He reeled off everything he'd packed, hoping I'd figure out what he might have missed. This was familiar territory, this nonchalant leaving. It should have had more weight, but to give it any more importance would have jinxed it in my mind. Pakistan, Afghanistan, Iraq, the Gaza Strip: give him a kiss as always, treat it like a normal morning, and he will come home safe and sound. I had a work deadline that day, and the sooner I got him on the road the faster I could finish my task.

Frankly, I didn't think a lot about Bob over the Disney weekend either. The days had been full and the kids eager to pack in as much as possible. Bob drew sustenance from being on the road; the stories, the energy, the adrenaline rejuvenated him. He loved being a journalist, and that meant leaving us for stretches of time. We may not have always liked it, but we had made peace with it as a family. Periods of being intensely together were interlaced with periods of being apart.

As I rolled over and turned off the bedside light that Saturday night in Disney World, I thought we would all rise to this new challenge of Bob's career as well. "Co-anchor." It was good and bad. Good because he had reached the pinnacle of his profession, a plum job in television news, a successor to one of broadcast journalism's icons. Bad because we would see him even less. Our definition of family time would need some revising.

The Sunday morning phone call pierced the quiet and I jolted awake to a bedspread of floral and chintz in a totally unfamiliar room. It took me a second to register where I was. Ah, right, I thought. Disney World. The wake-up call.

I rolled over and picked up the receiver. "Thank you," I said, and lazily began to set it back on the cradle. I had decided to lie there for a few more minutes before I snuck out the door.

"Lee?" A faint voice came from the receiver, now almost back in place. Geesh, I thought. Personalized wake-up calls, how very Disney. I brought the phone back to my ear to thank the man.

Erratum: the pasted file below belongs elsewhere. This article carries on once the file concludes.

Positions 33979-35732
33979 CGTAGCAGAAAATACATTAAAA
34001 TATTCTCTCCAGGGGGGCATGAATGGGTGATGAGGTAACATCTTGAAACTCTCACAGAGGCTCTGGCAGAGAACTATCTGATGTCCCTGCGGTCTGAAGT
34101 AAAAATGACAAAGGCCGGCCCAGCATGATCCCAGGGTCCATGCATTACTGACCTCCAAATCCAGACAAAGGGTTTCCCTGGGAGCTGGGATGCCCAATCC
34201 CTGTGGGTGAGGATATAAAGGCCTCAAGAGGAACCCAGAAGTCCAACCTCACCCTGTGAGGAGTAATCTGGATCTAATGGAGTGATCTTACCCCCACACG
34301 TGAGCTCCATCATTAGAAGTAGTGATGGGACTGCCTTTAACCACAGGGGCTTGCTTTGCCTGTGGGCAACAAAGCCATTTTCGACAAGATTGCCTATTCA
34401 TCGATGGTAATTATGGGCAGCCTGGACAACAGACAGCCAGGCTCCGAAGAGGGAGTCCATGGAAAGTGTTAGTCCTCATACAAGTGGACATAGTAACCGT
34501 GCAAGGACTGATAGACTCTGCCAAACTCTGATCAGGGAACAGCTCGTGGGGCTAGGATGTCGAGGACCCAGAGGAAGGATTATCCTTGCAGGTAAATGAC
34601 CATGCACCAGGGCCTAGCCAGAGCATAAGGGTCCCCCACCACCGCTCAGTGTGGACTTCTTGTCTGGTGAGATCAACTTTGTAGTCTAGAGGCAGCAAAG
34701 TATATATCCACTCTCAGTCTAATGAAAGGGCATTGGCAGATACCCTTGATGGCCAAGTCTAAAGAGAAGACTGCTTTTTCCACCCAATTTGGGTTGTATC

"Lee, it's David Westin," the voice said.

He had my immediate attention. My brain fired signals to my body as I bolted up on the pillows. The president of ABC News does not make social calls to employees' wives at 7 a.m. on a Sunday morning, even a co-anchor's wife. I licked my lips and swallowed. My mouth was dry.

"We've been trying to reach you," he said, in a slow measured voice. He stopped for a beat as if to gauge how he would say his next line. "Bob has been wounded in Iraq."

I sat straight up, trying to process the information I was hearing. Every synapse in my brain was firing. "Wounded?" I said to David Westin, as calmly as I could. "What do you mean wounded?"

"He was on an embed outside of Baghdad riding with the Iraqi army. We don't have a lot of information right now, Lee, but we are getting it as fast as we can. We are getting him the best care possible."

"David." I interrupted him. "Is my husband alive?"

"Yes, Lee. Bob is alive, but we believe he may have taken shrapnel to the brain."

I tried to digest what that meant and couldn't comprehend it. He was alive; I'd start with that. The rest was gravy.

"What was an anchor doing on a military exercise?" I asked, voice rising. "The last thing I knew he was doing a story about an ice cream shop in Baghdad. I thought they were sleeping!" My mind grasped for facts, searching for what I knew or thought I knew. I was back in the Tower of Terror.

You can't know how you would behave in a crisis until it drops out of the sky and knocks you down like a bandit: stealing your future, robbing you of your dreams, and mocking anything that resembles certainty. Sudden tragic events and even slow-burning disasters teach us more about ourselves than most of us care to know.

I felt the panic in my voice as I spoke to David Westin, and slow tears streamed down my face. At the same time, I began to feel a cool steely calm seep into my brain. It slowly formed a cocoon in which I could think and react rationally, disembodied from my emotions. In the months to come, this cocoon would allow me to handle the very public nature of this crisis, synthesize information, deal with teams of doctors, communicate with family, and take care of the business at hand without collapsing into a mass of spineless marrow.